ICE HOUSE RESERVOIR-The lake is at 48-percent capacity. Still inaccessible with the last storm forecasting snow over 5000 feet, but rain could have created a mix of ice and snow.
INDIAN CREEK RESERVOIR-Still a foot of snow on the road to the lake from Hwy 89. Unless you have a high clearance 4-wheel drive with snow tires, stay out! The road off Diamond Valley is posted “Closed”. There will still be plenty of big fish left when the access gets better.
JENKINSON LAKE (Sly Park)-The lake is full and scheduled for a DFG trout plant this week. Lots of rain over the weekend made for poor fishing conditions and very few people braved the weather. Improving weather this week should increase chances of success for shore anglers and trollers.
LAKE TAHOE-Wind and rain made fishing a little sloppy, causing charter cancellations. Mickey Daniels at Big Mack Charters made it out on Saturday before the rain and 9 clients landed 12 fish and lost 6 more. The macks ran from 3 to 7 pounds and hit Sting Kings (with E-Chips) and Sling Blade/Koke-a-nut combos in water from 80 to 350 feet deep. Daniels starts out in the pre-dawn in shallow water and works deeper as the sun comes up. Chuck Self at Chuck’s Charter Fishing had a good week taking morning and afternoon trips out this past week. The morning trips are producing 15 to 20 strikes on 1- to 5-pound macks while the afternoon trips are good for 12 to 17 bites on 3 to 8 pounders. The fish are coming 145 to 165 feet deep on spoons, lures, and minnows. Wind will determine the success and length of a trip, with afternoons more susceptible to cancellation.
PROSSER LAKE-The lake is at 32-percent capacity. The warmer weather seen over this past weekend softened the ice and created unsafe ice fishing conditions. There is some open water at the inlet but the ice at the dam, though it looks good from a distance, is unfishable!! Ice fishing is NOT ADVISED!! Call Mountain Hardware and Sports for the latest conditions at 530-587-4844.
PYRAMID LAKE-Winds have been a problem for boaters, but on the days they get out, trollers have been doing well at the Nets, Wino Beach, and Sand Hole. Eagle Eye Charters picked up 10 fish in 3 1/2 hours of trolling on their last trip before the wind came up. The cutts are running 17 to 25 inches and hitting U-20 FlatFish in 17 to 25 feet of water. Fly fishermen were doing well in the same areas and reports came into the Pyramid Lake Store of a 10 pounder and a 12 pounder being caught-and-released on white woolly buggers and white beetles.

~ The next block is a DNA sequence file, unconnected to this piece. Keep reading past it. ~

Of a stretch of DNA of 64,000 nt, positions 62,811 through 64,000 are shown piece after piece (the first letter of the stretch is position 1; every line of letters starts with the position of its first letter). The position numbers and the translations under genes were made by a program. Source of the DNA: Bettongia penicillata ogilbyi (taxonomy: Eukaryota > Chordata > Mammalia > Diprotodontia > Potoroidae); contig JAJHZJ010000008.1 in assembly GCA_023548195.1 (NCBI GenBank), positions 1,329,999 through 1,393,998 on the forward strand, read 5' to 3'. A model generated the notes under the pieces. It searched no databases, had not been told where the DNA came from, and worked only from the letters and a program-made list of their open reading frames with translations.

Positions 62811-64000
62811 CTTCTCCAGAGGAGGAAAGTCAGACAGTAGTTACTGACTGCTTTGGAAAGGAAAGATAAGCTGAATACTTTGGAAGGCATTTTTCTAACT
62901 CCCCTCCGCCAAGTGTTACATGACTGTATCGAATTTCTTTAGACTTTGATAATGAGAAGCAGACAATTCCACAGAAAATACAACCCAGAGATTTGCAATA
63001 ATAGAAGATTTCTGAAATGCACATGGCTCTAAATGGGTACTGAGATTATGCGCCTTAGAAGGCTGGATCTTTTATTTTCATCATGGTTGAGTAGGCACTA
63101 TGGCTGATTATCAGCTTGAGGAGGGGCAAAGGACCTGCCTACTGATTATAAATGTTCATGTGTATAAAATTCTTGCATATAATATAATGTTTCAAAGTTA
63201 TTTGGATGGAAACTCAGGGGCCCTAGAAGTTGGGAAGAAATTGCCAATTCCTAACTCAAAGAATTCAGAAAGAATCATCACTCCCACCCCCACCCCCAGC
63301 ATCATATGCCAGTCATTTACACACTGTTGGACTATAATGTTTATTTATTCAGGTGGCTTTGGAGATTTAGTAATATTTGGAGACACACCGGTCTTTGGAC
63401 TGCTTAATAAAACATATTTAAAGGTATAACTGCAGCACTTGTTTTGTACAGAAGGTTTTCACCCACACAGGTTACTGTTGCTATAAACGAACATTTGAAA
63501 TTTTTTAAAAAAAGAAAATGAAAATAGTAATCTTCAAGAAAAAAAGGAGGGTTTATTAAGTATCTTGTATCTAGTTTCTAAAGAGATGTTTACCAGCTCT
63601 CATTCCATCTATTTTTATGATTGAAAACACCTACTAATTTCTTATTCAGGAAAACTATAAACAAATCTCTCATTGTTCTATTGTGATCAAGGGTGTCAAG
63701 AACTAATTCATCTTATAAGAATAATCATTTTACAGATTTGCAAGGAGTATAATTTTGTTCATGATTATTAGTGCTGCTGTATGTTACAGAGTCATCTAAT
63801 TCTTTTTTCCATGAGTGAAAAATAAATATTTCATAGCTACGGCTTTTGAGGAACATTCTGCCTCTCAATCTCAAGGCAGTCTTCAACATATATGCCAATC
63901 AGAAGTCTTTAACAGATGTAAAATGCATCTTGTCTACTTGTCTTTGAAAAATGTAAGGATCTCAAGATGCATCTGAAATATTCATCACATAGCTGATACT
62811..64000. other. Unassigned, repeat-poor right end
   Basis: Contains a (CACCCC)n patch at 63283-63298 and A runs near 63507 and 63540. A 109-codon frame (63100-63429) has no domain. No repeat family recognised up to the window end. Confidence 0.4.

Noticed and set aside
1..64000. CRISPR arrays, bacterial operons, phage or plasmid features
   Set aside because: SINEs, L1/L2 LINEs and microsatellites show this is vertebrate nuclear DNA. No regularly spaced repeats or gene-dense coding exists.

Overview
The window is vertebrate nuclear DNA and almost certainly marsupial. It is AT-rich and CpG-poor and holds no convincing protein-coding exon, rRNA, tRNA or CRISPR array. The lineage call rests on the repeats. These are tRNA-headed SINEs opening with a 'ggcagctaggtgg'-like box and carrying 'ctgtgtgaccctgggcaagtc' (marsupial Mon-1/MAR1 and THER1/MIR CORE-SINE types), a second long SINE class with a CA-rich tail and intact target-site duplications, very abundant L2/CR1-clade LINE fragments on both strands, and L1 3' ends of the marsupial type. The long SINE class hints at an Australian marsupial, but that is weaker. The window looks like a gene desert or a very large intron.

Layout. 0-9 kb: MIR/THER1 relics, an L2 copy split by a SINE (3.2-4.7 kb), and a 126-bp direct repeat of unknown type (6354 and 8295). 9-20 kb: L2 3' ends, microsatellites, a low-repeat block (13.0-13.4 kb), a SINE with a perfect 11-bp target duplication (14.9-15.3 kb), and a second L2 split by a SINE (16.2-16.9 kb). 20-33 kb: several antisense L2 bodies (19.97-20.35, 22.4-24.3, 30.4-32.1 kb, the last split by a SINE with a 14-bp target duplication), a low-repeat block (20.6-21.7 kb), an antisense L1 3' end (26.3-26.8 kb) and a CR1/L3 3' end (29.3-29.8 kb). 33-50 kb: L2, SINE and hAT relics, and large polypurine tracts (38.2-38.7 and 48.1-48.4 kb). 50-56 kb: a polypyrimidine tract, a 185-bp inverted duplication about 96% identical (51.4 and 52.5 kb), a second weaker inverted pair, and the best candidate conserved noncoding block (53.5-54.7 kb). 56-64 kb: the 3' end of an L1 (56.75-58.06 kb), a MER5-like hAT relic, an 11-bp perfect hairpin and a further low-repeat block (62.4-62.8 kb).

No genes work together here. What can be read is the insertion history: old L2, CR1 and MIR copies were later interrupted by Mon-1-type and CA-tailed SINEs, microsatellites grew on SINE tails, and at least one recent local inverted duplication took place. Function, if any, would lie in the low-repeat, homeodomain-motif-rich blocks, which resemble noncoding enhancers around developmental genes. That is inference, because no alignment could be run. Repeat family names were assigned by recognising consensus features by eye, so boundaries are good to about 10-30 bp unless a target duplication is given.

RED LAKE-Recent weather put more snow on Carson Pass so fishing pressure has been light to non-existent.
SILVER LAKE-The lake is at 44-percent capacity. More snow over this past weekend kept fishermen out of the area, according to Dave Kirby at Woodfords Station. Weather is forecast to improve later this week, so call ahead to Woodfords at (530) 694-2930.
TOPAZ LAKE-Warmer weather and light rains melted off all the snow, so the ramps are all clear. Topaz Landing Marina reported only a few fishermen out, boaters and shore anglers. One rental boat went out the first day and only caught one fish, a 4 pounder. On the second day, the people landed 7 fish trolling Rapalas.
TRUCKEE RIVER-Warmer weather and melting snow made for better parking and access in the Floriston and Hirshdale areas. Closer to Truckee, plan on bringing snowshoes to reach the river. On the California side, winter stones in size 10 or egg patterns are working. On the Nevada side, the river is a little high and off-color but will be fishable later in the week with the warmer weather in the forecast. BWO and stoneflies are working.
UNION VALLEY RESERVOIR-The lake is at 55-percent capacity. Last week’s weather made access a continuing problem. Wait a while until access is safer and more reliable-not requiring 4-wheel drive, snow tires and/or chains to traverse some of the icy hills to the ramp off Pea Vine Ridge Rd, according to Kyle Neeser at Crystal Basin Tackle.